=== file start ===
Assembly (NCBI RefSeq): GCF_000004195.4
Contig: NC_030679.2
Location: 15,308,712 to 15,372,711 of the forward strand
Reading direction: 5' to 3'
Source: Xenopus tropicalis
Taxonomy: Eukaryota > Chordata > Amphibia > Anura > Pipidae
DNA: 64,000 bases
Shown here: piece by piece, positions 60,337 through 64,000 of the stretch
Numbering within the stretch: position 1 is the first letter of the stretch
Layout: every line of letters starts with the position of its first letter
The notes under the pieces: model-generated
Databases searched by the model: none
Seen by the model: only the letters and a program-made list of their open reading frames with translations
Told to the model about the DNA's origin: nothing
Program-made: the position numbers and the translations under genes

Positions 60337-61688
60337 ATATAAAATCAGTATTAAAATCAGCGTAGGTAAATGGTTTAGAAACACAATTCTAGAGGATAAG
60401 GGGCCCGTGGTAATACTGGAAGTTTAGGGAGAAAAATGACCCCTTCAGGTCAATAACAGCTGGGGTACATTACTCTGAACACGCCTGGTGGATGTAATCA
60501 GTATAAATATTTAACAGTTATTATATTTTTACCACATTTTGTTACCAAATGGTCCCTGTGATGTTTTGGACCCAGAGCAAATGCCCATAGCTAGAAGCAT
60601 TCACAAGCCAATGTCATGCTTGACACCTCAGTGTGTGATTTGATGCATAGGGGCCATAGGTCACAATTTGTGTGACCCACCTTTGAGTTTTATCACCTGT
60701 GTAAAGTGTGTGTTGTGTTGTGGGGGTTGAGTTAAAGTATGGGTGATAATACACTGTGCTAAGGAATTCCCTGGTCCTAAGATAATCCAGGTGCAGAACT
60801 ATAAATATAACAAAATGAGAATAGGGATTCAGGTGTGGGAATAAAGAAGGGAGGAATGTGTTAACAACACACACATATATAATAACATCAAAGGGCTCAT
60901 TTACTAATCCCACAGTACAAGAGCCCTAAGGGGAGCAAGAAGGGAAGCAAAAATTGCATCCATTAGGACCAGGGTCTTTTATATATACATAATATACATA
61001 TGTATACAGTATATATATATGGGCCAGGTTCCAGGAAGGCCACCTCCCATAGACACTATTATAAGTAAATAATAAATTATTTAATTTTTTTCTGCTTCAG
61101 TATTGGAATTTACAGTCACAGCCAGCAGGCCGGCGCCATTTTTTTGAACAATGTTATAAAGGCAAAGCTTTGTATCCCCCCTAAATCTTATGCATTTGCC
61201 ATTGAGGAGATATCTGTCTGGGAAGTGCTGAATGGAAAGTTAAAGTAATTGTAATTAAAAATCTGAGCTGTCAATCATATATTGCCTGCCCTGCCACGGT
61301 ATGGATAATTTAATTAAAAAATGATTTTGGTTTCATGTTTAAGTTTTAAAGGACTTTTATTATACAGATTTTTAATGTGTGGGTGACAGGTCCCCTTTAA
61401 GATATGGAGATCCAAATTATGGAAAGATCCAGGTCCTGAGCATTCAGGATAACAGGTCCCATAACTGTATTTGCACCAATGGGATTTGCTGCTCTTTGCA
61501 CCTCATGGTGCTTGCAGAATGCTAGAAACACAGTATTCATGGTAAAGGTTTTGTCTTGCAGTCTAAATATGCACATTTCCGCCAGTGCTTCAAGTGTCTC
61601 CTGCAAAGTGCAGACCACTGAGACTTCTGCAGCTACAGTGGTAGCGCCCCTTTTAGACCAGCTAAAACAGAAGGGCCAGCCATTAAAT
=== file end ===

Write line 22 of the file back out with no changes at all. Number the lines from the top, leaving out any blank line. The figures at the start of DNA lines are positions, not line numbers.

60801 ATAAATATAACAAAATGAGAATAGGGATTCAGGTGTGGGAATAAAGAAGGGAGGAATGTGTTAACAACACACACATATATAATAACATCAAAGGGCTCAT